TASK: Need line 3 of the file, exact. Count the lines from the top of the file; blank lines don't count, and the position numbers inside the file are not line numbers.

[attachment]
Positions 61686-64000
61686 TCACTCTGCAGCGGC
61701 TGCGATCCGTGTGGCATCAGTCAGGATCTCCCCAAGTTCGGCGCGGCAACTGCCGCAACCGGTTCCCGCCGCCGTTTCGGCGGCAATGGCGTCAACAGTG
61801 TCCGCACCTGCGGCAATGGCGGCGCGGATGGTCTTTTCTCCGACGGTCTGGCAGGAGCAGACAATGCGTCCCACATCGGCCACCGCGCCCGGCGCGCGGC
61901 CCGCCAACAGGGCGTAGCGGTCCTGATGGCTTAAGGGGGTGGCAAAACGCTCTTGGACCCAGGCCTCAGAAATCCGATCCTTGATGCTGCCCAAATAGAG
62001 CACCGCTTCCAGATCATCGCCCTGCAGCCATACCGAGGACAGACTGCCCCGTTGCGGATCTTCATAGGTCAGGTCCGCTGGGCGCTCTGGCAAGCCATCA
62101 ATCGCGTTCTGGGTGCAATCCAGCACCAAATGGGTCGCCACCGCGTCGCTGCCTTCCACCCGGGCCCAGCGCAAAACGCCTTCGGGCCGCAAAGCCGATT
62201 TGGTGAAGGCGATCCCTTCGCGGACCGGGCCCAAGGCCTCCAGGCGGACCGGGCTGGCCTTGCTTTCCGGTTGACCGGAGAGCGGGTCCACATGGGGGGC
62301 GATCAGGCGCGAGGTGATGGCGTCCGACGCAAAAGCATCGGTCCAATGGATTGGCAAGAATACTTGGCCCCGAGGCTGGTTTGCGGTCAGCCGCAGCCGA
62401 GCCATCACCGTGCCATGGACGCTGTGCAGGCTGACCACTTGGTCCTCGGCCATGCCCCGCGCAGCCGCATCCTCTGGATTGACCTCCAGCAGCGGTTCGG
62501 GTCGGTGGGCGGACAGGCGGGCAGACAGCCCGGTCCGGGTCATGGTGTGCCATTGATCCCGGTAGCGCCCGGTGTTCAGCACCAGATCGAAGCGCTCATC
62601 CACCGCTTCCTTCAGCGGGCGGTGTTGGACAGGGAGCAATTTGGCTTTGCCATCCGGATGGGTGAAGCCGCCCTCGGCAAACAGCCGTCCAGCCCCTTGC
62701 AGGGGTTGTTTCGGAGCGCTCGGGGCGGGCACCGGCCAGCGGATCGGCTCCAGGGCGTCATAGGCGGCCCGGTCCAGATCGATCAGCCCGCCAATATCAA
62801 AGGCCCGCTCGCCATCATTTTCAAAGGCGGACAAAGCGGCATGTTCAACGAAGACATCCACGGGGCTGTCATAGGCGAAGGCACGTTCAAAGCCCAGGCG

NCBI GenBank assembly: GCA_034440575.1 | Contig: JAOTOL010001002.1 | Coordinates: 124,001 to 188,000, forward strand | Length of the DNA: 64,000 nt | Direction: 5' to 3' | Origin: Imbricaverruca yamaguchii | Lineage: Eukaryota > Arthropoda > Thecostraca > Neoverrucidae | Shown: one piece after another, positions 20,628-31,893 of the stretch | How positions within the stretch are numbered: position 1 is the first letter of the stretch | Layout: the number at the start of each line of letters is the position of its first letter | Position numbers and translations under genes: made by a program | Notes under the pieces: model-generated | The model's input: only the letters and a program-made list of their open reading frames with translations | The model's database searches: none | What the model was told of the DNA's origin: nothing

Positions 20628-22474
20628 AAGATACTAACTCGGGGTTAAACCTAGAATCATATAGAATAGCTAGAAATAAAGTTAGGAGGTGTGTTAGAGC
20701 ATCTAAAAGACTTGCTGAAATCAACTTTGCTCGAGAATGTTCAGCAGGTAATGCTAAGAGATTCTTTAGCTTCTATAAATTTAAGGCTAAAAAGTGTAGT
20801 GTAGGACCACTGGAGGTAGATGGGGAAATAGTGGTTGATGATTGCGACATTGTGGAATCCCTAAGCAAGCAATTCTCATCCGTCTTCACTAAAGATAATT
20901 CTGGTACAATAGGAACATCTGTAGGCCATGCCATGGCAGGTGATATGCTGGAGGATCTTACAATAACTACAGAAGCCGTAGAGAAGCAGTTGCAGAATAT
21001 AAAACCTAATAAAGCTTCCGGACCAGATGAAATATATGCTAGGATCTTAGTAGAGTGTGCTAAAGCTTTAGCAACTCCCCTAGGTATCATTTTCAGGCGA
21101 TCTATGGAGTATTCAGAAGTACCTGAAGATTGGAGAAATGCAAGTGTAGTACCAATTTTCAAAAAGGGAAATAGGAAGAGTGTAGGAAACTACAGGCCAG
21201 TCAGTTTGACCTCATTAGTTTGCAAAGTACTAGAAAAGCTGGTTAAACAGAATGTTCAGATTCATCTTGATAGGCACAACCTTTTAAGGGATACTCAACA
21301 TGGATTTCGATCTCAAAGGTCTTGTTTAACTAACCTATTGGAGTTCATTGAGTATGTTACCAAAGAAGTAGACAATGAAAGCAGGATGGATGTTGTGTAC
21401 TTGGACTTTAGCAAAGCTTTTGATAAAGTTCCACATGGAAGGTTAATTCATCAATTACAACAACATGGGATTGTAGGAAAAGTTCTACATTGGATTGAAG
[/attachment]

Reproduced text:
61701 TGCGATCCGTGTGGCATCAGTCAGGATCTCCCCAAGTTCGGCGCGGCAACTGCCGCAACCGGTTCCCGCCGCCGTTTCGGCGGCAATGGCGTCAACAGTG